Id. § 4404(c) (emphasis added). The singular usage in this context indicates that the Town is incorrect in arguing that the thirty-day period starts to run after the completion of the last of multiple hearings.
The Town next argues that where municipalities undertake a complete reappraisal, it is impossible to carry out the mandate of § 4404(c). It contends that multiple appeals, which often follow town-wide reappraisals, necessarily swamp municipal resources, geared as they are to traditionally smaller case loads.
We have long held that statutes should not be construed to produce absurd or illogical consequences. See O'Brien v. Island Corp., 157 Vt. 135, 139, 596 A.2d 1295, 1297 (1991). To invoke this rule, however, or to obtain relief from an impossible statutory mandate, the Town must demonstrate why this Court should not construe the statute in its ordinary sense or why the consequences of such construction will cause hardship or constitute impossibility. The Town has not met its burden.
For towns like Georgia that have between three and four thousand inhabitants, the date by which a meeting of the BCA must be held to consider grievances is extended by thirty days. 32 V.S.A. § 4341(4) (prior to 1996 amendment). The Town therefore argues, and we agree, that the BCA has a total of forty-four days (fourteen days under § 4404(b) plus thirty days under § 4341(4)) to initiate hearings in each appeal.2 It is reasonable to conclude that the BCA could have met the inspection and filing deadlines for each appeal if the BCA had staggered the commencement of each hearing over forty-four days. Consequently, the Town did not demonstrate at trial, nor does it do so here, that the statute imposes an impossible mandate.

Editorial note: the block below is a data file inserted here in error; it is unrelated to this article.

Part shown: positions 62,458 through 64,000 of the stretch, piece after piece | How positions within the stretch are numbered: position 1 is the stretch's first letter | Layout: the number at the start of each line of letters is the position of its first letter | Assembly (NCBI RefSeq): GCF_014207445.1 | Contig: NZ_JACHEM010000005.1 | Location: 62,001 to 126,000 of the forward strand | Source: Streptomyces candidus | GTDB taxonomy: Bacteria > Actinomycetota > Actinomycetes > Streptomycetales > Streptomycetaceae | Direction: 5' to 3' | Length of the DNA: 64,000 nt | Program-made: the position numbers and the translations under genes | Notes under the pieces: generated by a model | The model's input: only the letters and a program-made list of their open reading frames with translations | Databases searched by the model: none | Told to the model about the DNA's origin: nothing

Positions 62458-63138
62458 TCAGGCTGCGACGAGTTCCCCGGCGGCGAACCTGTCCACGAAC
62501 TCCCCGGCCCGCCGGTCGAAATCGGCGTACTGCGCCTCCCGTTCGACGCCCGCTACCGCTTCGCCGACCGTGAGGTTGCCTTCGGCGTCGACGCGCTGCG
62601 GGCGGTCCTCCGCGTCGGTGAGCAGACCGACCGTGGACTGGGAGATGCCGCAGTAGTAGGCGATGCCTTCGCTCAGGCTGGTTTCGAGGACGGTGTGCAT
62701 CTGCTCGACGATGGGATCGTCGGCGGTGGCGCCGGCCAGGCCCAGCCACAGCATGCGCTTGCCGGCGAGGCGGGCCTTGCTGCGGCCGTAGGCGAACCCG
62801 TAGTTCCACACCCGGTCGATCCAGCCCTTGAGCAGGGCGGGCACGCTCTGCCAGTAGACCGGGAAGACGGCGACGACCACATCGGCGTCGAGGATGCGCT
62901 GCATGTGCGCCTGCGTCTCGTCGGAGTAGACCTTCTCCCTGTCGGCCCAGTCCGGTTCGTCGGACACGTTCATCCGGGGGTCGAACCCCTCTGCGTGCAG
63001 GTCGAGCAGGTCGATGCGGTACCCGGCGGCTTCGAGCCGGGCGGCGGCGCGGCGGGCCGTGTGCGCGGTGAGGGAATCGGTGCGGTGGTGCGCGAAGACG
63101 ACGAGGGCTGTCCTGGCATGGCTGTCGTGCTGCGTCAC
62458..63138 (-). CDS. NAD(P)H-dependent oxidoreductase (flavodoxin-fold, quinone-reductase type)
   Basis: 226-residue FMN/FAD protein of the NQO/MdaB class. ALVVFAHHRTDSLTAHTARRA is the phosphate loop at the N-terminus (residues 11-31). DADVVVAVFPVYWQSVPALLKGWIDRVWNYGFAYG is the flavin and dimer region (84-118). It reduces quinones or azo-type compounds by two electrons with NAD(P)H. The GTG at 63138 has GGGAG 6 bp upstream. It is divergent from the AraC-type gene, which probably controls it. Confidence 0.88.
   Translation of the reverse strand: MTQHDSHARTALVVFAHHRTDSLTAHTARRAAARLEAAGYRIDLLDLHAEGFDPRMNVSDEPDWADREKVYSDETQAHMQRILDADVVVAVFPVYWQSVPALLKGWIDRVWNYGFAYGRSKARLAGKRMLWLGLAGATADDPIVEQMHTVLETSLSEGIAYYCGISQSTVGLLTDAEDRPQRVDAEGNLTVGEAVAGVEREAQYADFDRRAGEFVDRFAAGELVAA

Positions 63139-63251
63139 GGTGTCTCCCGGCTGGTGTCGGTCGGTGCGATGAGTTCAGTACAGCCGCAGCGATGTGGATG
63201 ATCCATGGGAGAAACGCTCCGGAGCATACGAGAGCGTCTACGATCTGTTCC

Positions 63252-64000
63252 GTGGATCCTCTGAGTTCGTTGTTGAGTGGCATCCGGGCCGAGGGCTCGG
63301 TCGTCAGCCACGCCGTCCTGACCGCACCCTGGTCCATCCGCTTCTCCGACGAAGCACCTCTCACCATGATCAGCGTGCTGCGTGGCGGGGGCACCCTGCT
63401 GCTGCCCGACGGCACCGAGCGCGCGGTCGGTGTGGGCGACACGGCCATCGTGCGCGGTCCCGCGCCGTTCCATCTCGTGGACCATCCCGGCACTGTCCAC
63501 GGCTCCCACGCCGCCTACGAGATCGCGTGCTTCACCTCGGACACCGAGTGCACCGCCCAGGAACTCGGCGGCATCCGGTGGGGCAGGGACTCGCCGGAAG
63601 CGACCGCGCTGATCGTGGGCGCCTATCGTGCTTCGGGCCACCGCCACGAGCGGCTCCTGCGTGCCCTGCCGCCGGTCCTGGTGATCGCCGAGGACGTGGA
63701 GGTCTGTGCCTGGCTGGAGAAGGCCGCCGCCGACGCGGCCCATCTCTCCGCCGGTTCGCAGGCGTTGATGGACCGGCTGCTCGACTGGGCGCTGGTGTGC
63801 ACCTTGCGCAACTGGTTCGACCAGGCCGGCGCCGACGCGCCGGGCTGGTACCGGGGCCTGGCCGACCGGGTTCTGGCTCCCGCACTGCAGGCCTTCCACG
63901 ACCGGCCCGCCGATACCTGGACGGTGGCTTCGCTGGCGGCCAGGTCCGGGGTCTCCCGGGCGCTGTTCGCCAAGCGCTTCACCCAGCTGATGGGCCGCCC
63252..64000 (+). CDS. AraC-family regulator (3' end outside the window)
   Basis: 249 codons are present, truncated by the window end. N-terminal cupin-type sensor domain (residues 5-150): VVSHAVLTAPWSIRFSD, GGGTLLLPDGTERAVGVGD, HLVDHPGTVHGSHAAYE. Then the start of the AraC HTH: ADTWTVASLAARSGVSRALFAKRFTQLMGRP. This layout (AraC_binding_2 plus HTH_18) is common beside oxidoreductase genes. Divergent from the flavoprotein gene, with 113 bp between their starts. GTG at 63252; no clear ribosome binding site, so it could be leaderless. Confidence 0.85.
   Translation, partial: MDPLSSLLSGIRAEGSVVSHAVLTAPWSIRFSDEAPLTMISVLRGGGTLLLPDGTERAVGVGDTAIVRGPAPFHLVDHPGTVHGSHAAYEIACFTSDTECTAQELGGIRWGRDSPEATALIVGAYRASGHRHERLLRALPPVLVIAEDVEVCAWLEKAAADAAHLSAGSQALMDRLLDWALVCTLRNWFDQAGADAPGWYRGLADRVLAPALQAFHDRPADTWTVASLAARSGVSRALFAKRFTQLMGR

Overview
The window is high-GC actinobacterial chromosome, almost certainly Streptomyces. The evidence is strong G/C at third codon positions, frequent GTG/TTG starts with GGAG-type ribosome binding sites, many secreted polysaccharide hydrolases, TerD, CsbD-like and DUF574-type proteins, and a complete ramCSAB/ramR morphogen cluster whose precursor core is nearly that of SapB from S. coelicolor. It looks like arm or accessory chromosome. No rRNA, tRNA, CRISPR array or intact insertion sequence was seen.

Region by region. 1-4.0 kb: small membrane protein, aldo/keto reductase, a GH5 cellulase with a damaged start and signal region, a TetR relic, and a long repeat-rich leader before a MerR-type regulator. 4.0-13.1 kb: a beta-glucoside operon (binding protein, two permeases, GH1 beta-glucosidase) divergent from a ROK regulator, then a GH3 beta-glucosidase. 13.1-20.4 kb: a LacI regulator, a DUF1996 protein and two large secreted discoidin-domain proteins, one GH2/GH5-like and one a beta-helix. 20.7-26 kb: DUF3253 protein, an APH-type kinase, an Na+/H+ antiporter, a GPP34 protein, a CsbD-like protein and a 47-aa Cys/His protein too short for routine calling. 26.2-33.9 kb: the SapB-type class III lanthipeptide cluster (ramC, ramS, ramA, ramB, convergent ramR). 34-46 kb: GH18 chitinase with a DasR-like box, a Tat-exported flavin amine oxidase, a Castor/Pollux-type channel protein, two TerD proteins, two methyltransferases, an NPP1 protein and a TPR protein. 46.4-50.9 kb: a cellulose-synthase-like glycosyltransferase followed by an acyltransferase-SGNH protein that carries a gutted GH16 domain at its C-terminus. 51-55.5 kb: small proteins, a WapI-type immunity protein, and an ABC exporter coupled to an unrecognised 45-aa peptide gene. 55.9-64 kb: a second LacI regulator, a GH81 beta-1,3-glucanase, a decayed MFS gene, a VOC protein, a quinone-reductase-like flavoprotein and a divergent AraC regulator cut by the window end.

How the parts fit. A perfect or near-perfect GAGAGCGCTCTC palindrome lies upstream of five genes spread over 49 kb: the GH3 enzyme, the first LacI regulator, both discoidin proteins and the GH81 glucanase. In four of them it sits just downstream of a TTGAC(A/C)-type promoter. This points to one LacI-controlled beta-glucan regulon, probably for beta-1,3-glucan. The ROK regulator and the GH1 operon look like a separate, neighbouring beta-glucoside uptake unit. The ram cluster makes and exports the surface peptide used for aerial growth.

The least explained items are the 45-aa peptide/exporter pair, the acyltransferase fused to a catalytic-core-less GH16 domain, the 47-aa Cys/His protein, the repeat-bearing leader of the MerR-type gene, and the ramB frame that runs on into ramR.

Third, the Town asserts that the requirements of § 4404(c) are met if the BCA files its notice of decision within forty days of the last appeal heard, regardless of whether it meets the ten-day filing deadline imposed by the statute. For reasons already stated, we reject the Town's position that the deadlines for each case start to run after the final hearing. The deadlines for each appeal commence after the hearing on that appeal. Thus, even if we agree with the Town that the ten-day time requirement is not mandatory as long as the forty-day deadline is met, the decisions of the Board must still be affirmed as the Town did not meet the forty-day deadline in any case.
The Town's final claim is that the Board erred in holding the BCA responsible for the failure to notify each taxpayer of the BCA's decision within ten days of the inspection committee's report. Assuming without deciding that the Town is correct, the Board's error was harmless because the BCA did not certify and file its notice of decision with the town clerk in a timely fashion in any of the cases.
1. The forty-day deadline is derived by adding the thirty days given to the inspection committee to report to the BCA to the ten days given to the BCA to file its notice of decision.
2. We disagree with the Town's contention that § 4341 also extends the thirty-day inspection and the ten-day filing deadlines of the BCA. Section 4341 specifically lists the deadlines that are subject to extension; the BCA's inspection and filing deadlines are not included.
ALLEN, Chief Justice.